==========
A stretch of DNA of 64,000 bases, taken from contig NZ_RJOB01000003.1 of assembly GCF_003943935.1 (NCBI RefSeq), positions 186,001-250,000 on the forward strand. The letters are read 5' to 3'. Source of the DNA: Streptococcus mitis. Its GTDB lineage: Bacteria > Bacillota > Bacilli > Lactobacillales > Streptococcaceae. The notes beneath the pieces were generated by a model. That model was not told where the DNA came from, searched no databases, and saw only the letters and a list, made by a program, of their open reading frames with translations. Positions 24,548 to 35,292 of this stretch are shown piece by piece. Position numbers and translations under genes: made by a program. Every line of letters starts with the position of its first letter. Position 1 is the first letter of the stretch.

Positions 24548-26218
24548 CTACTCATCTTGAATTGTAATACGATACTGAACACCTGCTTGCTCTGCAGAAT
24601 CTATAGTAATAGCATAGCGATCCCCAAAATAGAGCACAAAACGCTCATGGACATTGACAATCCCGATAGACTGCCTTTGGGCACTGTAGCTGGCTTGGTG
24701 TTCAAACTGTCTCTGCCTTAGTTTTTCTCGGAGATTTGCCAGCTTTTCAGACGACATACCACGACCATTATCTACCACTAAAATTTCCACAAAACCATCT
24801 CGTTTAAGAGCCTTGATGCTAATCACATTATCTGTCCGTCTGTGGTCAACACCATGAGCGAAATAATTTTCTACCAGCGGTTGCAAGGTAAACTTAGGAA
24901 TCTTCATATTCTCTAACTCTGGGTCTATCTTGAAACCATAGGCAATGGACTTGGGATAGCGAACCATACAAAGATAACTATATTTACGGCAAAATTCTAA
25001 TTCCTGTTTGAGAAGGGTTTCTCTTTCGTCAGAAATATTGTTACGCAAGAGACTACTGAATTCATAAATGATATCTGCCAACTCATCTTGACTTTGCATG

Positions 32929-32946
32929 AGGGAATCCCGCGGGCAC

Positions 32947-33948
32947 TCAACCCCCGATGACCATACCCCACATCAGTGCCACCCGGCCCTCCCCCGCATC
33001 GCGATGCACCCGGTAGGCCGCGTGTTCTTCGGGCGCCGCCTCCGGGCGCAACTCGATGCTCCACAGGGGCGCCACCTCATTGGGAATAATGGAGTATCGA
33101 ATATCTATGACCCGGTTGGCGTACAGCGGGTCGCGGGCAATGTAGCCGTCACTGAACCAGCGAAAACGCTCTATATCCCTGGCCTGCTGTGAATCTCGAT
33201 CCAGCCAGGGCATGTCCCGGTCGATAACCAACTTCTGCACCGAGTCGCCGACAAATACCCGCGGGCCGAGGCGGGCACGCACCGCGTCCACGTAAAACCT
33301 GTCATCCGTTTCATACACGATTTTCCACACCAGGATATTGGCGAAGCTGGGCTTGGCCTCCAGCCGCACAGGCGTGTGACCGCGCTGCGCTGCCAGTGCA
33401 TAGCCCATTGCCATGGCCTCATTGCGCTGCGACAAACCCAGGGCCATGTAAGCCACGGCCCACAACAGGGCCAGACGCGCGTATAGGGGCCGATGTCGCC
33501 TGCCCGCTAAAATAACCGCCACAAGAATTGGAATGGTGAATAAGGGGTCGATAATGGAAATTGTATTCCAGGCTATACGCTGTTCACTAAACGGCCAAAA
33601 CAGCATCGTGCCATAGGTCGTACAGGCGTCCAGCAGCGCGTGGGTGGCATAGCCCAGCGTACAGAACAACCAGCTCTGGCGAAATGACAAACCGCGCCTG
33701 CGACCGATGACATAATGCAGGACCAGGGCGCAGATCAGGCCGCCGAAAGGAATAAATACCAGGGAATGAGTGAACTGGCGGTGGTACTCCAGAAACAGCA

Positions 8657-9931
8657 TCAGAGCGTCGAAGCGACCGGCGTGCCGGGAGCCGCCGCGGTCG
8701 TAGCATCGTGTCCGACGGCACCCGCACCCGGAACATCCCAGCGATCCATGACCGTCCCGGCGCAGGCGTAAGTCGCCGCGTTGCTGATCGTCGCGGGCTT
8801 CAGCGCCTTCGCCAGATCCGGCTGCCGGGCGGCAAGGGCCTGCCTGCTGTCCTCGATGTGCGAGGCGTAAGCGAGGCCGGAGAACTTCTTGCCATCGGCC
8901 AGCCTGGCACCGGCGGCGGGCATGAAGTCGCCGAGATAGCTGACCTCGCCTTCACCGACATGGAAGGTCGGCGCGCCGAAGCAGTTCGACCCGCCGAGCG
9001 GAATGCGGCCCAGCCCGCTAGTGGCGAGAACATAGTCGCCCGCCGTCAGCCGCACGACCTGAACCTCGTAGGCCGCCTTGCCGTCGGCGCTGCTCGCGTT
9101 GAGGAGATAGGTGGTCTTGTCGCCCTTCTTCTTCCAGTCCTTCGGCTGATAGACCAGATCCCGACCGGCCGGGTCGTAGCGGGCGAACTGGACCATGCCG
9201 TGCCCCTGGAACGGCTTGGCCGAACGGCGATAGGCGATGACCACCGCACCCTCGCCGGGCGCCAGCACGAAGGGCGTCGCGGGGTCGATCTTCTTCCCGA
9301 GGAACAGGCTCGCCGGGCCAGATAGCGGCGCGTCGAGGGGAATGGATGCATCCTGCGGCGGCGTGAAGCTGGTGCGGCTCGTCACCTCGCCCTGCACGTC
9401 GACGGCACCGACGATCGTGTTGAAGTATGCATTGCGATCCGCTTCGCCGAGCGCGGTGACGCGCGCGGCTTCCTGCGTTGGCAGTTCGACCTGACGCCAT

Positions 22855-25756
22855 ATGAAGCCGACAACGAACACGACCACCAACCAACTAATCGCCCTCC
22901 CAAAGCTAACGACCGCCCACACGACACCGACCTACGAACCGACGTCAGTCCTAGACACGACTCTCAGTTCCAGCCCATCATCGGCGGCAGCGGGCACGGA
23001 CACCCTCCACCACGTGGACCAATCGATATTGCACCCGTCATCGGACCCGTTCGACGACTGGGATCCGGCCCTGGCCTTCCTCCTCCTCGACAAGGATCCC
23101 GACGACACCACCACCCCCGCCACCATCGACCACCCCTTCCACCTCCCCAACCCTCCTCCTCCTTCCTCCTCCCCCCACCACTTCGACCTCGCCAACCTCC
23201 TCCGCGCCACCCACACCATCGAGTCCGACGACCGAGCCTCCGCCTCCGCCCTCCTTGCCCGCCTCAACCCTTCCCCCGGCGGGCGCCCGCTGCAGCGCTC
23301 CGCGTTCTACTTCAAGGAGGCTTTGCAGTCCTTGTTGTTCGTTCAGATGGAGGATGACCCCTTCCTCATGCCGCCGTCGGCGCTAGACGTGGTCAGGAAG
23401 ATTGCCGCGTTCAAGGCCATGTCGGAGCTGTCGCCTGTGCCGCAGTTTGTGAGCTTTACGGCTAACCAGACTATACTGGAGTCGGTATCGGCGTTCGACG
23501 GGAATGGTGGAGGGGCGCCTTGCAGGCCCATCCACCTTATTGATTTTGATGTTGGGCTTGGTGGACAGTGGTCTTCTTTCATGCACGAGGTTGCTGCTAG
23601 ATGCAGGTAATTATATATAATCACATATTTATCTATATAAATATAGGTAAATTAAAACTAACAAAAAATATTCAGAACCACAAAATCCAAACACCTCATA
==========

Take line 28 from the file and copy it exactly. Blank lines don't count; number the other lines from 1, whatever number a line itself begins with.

9201 TGCCCCTGGAACGGCTTGGCCGAACGGCGATAGGCGATGACCACCGCACCCTCGCCGGGCGCCAGCACGAAGGGCGTCGCGGGGTCGATCTTCTTCCCGA